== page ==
My Own Private Idaho
By Jeannie O'Conor

I've noticed that we women tend to go through a period of internal anarchy when a marriage ends. Propelled by fear, dread, anxiety, we often hurl ourselves headlong into experimental behavior ranging from uncharacteristically daring to full-blown Lost Weekend (or in my case, 47 Lost Weekends). This can result in personal growth, when we break free of stereotypes and patterns that have kept us down, or it can be…well, self-destructive. This tendency can be so extreme that I think we should all get a free pass for, say, a year from the time the marriage ends to allow us the time to achieve balance again.

When my marriage to the AntiChrist ended, I embarked on an ill-advised, inappropriate, loveless affair with a 23-year old former lacrosse All-American- my friend's husband's NEPHEW, for God's sake. He lived in my friend's guest room, and one time he helped me get down from a tree, lifting me effortlessly to the ground with his strong arms (I don't remember how or why I happened to be up that tree, but I was certainly Up Shit Creek as far as my marriage was concerned). Only now does it become obvious to me that this is insanely metaphorical, but at the time I was crazed with fear, dread, and anxiety about the future. His strong arms represented rescue, and manhood of the most neanderthalic kind, and I was a lust-crazed goner from that moment on. Over the next year our "relationship" progressed from the tree rescue to sultry, suggestive stares held way too long for decency, to stolen kisses in the upstairs hallway at wholesome family barbecues- during these he would peel our shirts up so our bare, hot stomach skin would fairly sizzle with the contact. I hadn't had a decent roll in the hay for years with my husband at that point, and I was so turned on I could hardly see straight. At 35, the mother of five-year old twin boys, I fancied myself in love with this man-child, who barely gave me the time of day after "giving me one", despite the fact that he was a churl and an inconsiderate, though intense, lover and I never once had an orgasm. I asked him to dinner once and he almost laughed in my face at the absurdity of the thought; he booty-called me around once a week, sneaking into my house for a furtive and unsatisfying coupling; afterward we would smoke cigarettes in my cramped bathroom, silently, while standing in my bathtub blowing the smoke out the window. My parents lived next door to my friend's house, and I used to slip out of the back door on alternate weekends when I slept there so the AntiChrist could spend time with our boys in their own home with minimal disruption to their lives, and I'd climb the fence between the properties to meet him in the wee small hours. Despite his smolder and swagger-or perhaps symptomatic of them- he was an arrogant, unpolished, ill-mannered young punk, and he treated me with no respect or tenderness or kindness, ever. And yet I played this cheesy song by Kylie Minogue on endless loop while I drove my boys to school; I thought about him almost every minute of every day for over a year.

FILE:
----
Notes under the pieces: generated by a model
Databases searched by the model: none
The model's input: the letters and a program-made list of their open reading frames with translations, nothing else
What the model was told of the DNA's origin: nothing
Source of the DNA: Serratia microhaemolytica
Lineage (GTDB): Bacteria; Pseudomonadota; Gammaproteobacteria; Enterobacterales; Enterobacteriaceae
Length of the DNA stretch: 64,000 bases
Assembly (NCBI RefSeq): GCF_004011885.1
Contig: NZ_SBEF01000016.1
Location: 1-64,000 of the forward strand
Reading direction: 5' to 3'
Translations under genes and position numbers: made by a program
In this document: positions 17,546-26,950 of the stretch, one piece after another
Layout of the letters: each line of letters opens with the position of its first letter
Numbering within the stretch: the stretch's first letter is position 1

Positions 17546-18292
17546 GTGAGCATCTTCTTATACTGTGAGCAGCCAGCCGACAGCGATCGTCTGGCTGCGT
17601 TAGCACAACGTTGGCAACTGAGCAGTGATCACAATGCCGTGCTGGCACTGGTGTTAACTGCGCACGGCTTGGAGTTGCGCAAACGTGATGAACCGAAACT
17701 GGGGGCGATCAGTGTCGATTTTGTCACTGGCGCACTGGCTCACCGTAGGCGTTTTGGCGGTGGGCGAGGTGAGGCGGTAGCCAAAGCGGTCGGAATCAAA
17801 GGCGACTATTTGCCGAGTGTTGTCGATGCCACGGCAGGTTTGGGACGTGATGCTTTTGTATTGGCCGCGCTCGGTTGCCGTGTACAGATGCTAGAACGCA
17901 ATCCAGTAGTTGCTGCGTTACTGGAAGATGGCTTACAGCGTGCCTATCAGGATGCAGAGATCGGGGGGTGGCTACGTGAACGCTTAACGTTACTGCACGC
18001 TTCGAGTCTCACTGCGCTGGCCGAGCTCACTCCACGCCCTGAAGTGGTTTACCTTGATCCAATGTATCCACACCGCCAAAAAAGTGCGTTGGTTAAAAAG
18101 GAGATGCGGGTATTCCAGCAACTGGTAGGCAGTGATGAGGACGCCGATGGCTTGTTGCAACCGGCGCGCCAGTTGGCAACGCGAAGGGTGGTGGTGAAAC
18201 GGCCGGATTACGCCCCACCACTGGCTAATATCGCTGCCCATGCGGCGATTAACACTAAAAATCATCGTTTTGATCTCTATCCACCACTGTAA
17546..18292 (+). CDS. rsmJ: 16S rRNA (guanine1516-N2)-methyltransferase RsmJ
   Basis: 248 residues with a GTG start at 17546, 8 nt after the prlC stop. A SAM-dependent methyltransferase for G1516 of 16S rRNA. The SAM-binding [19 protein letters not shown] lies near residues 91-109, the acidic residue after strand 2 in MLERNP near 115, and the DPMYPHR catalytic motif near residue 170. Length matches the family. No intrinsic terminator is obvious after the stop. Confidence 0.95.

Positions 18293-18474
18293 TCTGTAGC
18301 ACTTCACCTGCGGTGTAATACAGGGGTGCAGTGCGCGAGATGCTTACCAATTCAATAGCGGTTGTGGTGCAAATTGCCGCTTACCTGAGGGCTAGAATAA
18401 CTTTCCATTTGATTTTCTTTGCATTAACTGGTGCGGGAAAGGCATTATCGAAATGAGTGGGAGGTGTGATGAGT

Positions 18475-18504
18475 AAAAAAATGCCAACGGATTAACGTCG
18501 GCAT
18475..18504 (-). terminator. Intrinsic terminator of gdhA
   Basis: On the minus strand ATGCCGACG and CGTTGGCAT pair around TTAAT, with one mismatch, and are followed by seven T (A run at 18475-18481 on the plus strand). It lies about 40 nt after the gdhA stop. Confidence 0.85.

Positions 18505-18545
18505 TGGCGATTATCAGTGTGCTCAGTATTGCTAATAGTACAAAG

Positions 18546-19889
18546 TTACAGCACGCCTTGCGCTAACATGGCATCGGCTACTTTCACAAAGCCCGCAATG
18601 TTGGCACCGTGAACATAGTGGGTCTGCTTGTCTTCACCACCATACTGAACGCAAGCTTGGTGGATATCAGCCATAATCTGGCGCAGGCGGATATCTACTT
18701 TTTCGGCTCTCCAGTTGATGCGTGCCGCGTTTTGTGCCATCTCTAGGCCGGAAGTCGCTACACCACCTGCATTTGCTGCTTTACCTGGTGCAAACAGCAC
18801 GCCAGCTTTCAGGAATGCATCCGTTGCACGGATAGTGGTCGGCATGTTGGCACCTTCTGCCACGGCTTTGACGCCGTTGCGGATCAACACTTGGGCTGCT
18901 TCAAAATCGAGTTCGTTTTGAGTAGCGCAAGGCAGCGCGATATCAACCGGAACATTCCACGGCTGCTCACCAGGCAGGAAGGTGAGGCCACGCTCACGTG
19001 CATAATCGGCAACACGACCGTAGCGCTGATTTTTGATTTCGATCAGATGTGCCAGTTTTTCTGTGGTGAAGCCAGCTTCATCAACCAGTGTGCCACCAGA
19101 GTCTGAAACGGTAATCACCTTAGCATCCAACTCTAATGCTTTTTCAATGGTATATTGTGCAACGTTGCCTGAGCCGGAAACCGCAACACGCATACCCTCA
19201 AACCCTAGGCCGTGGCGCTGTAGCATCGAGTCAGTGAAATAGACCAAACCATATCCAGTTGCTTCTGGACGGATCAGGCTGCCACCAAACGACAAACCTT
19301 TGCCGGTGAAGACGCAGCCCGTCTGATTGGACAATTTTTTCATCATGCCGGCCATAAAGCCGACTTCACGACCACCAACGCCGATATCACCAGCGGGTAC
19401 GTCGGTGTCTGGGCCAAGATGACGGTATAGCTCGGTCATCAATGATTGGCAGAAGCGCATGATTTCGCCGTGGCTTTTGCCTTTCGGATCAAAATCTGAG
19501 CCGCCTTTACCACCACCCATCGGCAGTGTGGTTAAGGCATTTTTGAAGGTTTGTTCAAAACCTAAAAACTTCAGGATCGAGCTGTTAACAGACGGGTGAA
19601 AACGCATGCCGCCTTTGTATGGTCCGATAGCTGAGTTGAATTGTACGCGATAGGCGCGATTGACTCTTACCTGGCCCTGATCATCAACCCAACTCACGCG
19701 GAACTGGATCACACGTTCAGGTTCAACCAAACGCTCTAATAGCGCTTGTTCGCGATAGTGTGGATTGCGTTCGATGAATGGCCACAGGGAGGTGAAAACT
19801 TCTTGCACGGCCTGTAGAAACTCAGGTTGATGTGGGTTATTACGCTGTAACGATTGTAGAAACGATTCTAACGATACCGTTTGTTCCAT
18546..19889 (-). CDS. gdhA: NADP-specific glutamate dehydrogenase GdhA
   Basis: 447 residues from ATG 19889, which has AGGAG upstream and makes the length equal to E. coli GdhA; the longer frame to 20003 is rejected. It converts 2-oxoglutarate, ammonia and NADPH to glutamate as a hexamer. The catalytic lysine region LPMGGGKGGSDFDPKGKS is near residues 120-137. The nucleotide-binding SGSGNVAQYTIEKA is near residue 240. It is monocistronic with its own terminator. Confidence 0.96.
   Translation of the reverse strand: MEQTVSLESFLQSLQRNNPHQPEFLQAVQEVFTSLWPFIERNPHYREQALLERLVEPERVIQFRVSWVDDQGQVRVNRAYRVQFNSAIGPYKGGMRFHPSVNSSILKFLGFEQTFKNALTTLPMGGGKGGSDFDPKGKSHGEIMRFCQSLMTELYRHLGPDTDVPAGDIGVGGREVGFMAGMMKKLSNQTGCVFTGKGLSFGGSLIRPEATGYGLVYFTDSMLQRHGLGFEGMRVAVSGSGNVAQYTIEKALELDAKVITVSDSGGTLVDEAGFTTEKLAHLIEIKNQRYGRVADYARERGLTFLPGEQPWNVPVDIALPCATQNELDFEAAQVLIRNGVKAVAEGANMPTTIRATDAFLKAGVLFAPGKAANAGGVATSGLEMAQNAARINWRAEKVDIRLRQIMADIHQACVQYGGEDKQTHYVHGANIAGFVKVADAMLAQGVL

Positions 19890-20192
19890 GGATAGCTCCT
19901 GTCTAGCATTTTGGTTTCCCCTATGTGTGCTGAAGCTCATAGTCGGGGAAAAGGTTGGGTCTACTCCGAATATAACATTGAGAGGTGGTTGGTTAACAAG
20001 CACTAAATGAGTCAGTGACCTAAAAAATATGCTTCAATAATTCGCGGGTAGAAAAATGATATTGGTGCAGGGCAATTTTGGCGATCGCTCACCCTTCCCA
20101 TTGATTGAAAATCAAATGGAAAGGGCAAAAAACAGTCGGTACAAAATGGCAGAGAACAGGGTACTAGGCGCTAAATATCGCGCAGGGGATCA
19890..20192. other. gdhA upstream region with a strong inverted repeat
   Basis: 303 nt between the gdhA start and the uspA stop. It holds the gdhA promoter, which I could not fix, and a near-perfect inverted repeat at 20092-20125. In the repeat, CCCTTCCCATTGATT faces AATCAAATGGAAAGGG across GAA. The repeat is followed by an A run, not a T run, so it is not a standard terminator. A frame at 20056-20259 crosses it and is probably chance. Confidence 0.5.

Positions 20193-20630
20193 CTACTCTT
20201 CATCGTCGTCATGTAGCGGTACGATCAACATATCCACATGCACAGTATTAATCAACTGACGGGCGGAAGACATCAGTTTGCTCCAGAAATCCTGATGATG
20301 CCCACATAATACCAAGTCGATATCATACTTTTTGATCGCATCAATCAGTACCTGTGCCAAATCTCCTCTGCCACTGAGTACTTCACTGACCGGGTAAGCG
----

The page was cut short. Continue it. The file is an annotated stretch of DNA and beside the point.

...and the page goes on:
For this I remain profoundly grateful to him. He rescued me from hell, in a way, by blotting out the fear, dread, and anxiety that would have paralyzed me had I allowed myself to dwell on them for even a moment. He never led me on, and made no bones about the nature of his feelings for me, which were purely sexual in nature. He reminded me how potent a kiss can be, and how powerful a force physical longing is, even if the payoff in no way matches the buildup. Despite his offhand treatment of me, he made me feel like a highly desirable, passionate creature again after years of living in a sexual Dead Zone with a sociopath. He gave me something to focus on rather than my abject terror about How I Was Going To Do This, Alone, and how I would extricate myself from a hopeless, scary situation.

My friends- the two I had left after the mass, post-separation Exodus of my other 20-or-so "friends"- were horrified and appalled at my behavior. The aunt-by-marriage of my young partner in crime wrote me a three page long tirade about my whorish actions that ended our friendship. My other friend made me install an alarm system in my house, for fear that I would awake to find the AntiChrist standing over me with a long, sharp knife if he found out about the All-American.

I have since discovered that this is more common than you might think. I managed to rein in my own behavior without truly hurting anyone else, but I have seen post-divorce insanity destroy good friendships and faultless reputations, if not lives. With varying degrees of destructiveness to themselves and others, I have seen friends abandon all scruples and loyalty after the breakup of a marriage. Sometimes fear, dread, and anxiety can get in your way, and it can be good to eclipse them with more life-affirming feelings, but at what point does self-distraction become self-immolation? At some point you have to put down the bottle of vodka, put your pants back on, and start doing yoga or something. Pull yourself together, Woman!

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On the highway of life, there's nothing like a little relationship road kill to get you to slow down and pay attention. What can we learn from others? Sometimes the best break-up authority isn't an authority at all. Let's check out these lessons from people who've been in your shoes, and who have lived to tell.